Efforts underway to increase breast cancer awareness among African-American women in Memphis

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MEMPHIS, Tenn. — When it comes to breast cancer, African-American women are more than twice as likely to die from the disease as other women in Memphis.

"I just think we haven't raised enough awareness among our black women," says Vernica Davis of Arlington.

An Avon Foundation study said among 50 states, the racial mortality gap was worse in Memphis.

"I think that they don't think about it. A lot of times people sweep things under the rug and think hey it's gonna be OK," says Tara Arnett of Southeast Memphis.

Dr. Barry Lewis Harris, a family practitioner and CEO of Common Table Health Alliance, says several factors are behind the high numbers.

"Lack of access to care, lack of quality access to care, lack of education among that particular group. Also maybe fear of the unknown and not desiring to know their status until pushed to find out," says Harris.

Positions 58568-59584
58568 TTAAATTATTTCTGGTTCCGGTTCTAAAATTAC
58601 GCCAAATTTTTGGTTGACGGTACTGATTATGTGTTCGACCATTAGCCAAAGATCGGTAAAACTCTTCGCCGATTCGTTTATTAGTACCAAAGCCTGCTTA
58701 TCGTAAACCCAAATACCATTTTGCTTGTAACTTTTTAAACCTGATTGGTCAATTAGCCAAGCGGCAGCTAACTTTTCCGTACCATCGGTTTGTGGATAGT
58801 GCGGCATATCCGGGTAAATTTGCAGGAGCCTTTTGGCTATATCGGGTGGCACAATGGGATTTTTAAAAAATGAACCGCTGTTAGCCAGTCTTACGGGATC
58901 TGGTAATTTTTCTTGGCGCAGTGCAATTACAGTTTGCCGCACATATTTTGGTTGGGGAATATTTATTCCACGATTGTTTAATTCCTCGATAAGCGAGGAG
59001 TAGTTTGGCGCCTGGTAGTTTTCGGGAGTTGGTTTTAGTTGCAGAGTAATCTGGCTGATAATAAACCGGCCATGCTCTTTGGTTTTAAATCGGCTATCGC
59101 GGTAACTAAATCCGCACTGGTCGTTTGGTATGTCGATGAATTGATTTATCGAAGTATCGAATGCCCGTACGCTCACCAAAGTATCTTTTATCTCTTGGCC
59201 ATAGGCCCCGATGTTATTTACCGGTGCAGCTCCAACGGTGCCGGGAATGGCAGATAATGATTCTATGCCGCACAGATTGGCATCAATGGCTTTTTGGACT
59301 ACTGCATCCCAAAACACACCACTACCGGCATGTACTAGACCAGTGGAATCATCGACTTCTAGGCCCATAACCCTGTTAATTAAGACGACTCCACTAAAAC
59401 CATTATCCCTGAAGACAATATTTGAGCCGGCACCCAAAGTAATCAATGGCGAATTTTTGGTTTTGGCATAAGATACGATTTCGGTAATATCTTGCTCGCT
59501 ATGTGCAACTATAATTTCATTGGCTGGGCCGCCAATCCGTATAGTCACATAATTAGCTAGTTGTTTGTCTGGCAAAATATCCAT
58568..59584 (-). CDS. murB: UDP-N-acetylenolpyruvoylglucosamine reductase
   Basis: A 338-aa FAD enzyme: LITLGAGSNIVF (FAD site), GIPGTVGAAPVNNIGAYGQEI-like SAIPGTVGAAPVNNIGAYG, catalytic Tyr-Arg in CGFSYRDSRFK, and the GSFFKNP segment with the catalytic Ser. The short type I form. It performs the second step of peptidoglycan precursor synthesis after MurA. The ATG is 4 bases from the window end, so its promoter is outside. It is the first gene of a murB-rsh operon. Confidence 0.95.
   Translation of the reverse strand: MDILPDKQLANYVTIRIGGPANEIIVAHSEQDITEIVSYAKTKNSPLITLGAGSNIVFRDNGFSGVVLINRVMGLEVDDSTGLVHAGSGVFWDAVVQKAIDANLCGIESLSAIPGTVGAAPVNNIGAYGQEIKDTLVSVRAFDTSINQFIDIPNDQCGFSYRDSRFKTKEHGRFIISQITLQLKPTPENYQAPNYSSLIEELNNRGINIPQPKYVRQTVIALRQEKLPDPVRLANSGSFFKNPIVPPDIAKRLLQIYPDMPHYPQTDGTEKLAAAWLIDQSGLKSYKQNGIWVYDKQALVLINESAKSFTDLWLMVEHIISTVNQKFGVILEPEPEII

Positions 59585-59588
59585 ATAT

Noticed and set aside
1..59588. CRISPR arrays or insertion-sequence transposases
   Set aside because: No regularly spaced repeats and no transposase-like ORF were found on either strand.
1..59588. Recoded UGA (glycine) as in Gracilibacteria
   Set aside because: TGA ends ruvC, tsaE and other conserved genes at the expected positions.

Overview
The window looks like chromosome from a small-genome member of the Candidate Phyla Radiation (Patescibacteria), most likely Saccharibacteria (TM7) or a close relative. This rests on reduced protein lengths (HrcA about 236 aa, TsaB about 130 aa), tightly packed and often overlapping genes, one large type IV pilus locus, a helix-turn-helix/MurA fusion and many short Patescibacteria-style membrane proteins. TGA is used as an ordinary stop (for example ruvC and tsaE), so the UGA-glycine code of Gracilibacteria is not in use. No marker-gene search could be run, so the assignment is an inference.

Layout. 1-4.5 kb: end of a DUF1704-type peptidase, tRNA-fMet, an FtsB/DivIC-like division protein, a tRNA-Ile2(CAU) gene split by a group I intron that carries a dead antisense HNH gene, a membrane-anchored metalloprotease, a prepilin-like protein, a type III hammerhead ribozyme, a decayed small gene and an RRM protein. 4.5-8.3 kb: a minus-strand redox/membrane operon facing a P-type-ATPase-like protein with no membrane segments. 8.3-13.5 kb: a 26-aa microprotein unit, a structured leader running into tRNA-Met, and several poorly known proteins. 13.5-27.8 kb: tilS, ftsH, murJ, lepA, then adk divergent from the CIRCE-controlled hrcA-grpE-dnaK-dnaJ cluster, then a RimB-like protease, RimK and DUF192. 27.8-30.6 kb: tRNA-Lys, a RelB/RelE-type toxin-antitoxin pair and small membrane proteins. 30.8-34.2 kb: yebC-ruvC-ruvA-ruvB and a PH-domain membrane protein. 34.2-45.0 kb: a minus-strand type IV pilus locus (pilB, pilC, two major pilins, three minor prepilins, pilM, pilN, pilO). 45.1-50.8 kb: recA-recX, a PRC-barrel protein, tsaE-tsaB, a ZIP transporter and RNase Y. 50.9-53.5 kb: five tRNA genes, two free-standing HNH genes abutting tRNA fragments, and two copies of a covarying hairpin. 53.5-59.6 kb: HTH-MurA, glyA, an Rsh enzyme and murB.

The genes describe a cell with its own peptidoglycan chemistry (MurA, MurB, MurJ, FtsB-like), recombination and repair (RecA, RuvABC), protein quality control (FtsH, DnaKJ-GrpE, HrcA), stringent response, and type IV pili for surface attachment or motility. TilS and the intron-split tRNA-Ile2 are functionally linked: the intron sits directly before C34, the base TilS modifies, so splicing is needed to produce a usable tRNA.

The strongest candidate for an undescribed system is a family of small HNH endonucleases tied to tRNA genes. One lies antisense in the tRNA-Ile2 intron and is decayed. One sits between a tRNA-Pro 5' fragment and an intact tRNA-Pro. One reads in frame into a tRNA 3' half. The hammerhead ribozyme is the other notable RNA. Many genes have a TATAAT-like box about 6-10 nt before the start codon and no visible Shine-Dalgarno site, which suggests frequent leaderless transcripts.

It's why a massive awareness campaign has taken Memphis by storm. It includes billboards, commercials and bus posters all touting the importance of breast exams and developing a Sister Pact to remind a friend to get a mammogram.

"So really it's making sure women know how important it is they get their breast exam and also where they can go to get those done," says Veronyca Washington, who heads up the new Memphis Breast Cancer Consortium, which is working to reduce mortality disparity rates.

"Overall, we would like to decrease the disparity rate by 2 percent. We do recognize that is something that could take some years to do. It won't happen tomorrow, but we are looking in two to five years we can move that needle," says Washington.

Baptist Hospital is taking a lead. It already has a mobile mammography bus and just hired a Mammography disparity coordinator, Venecia Harris, to get information on African-American communities.

"We are diving in head-on taking our mobile mammography unit out as well as providing grant applications to assist with funding for their mammograms," says Harris.

The Memphis Breast Cancer Consortium says more than half a million women have been reached with the Sister Pact campaign. For more information, visit SisterPact.com.

You can also call 901-227-PINK to schedule mammography screenings with Baptist Hospital.

Grant applications are available for those who need financial assistance.


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